First Look: 2022 Kia EV6
Despite some mystery surrounding the specifics of its battery, Kia’s new EV6 is very enticing indeed
It’s not often that we lowly autojournalists get to write a road test and solve a mystery at the same time. In fact, it almost never happens. Usually, we’re handed a spec sheet, are spoon-fed information — in the hopes, of course, that we’ll just regurgitate the company line verbatim — and then we fire off an evaluation.
Occasionally however, we’re left with an actual mystery. Some key data is missing, some performance metric is obviously in error, or, in that rarest of circumstances, there’s a full-blown where’s-NCIS-when-you-need-them whodunnit to be investigated.
Meanwhile, when Ford jumped into the EV fray with its F-150 Lightning, it simply would not give us any information detailing how big its batteries were. Oh, it told us everything else — range, horsepower, and torque — but not a word about what powered it all. In the gas-fueled world, that’d be equivalent to giving us every performance metric in the book, but refusing to release whether it was all the result of a turbocharged six, big-block V8, or thundering diesel. It was strange enough that I wrote an entire column on the mystery.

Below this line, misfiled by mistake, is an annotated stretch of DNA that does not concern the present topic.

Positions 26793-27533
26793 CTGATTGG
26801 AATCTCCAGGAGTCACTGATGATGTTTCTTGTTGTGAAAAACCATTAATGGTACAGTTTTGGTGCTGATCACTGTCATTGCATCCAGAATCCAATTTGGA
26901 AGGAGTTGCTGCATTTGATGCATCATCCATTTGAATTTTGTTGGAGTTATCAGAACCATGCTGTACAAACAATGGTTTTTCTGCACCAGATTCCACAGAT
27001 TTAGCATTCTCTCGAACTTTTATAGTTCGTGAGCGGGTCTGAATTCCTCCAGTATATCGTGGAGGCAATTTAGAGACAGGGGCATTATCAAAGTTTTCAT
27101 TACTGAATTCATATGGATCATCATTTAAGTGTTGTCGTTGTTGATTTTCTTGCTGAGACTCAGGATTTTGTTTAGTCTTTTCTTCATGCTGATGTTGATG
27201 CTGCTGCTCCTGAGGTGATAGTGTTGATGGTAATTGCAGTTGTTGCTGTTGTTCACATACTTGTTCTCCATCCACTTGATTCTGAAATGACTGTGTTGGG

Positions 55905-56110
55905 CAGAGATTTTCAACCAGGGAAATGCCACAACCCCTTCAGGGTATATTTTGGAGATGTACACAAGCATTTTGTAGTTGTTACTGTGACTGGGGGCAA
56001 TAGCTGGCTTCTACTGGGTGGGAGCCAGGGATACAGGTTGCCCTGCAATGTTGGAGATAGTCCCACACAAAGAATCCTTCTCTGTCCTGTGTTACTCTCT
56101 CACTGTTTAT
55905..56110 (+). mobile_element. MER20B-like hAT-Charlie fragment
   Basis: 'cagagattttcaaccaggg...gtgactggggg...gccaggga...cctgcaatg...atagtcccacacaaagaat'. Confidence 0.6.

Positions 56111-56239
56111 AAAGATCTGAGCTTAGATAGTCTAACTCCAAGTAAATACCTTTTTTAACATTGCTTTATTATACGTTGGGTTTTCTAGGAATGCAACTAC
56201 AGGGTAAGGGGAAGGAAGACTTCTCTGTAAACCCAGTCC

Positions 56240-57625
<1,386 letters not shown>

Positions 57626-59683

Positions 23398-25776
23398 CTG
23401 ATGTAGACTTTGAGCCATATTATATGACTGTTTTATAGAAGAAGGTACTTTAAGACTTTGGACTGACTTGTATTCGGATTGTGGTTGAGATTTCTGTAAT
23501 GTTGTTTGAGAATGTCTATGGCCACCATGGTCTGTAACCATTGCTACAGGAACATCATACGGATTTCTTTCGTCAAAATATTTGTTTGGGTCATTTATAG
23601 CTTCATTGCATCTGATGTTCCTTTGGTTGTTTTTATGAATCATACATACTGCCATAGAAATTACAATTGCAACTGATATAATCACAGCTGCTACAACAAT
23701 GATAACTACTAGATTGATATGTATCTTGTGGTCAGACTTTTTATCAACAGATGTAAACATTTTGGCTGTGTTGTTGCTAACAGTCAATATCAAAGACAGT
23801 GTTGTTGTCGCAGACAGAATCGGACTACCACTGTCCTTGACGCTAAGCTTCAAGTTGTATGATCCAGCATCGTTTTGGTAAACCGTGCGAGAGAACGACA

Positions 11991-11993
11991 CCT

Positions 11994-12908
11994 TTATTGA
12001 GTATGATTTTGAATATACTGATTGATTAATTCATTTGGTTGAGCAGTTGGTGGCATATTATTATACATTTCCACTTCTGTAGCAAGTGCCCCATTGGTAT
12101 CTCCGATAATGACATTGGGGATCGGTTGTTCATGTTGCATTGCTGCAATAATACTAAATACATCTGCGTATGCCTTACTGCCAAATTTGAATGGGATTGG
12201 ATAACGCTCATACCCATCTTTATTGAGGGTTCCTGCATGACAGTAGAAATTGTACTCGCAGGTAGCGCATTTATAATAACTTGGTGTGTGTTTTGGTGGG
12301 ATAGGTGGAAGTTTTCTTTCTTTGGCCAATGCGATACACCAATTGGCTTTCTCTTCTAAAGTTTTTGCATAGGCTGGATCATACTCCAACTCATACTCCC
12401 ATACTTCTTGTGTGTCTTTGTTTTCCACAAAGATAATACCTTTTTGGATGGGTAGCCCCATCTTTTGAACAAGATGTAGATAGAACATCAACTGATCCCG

This time, the mystery surrounds Kia Canada’s’ proclamation that its new — and entirely estimable — EV6 has a bigger battery than its cross-town cousin, Hyundai’s Ioniq 5. Essentially, it claims that its 77.4-kilowatt-hour battery is bigger than whatever is powering the Ioniq 5’s.
Besides — and, in fairness, maybe I should have lead with this tidbit — Hyundai’s own corporate website, right there in the specifications tab, claims that its Ioniq 5 boasts an identical 77.4 kWh and, according to the Korea Times, both batteries are built by the same manufacturer, SK International.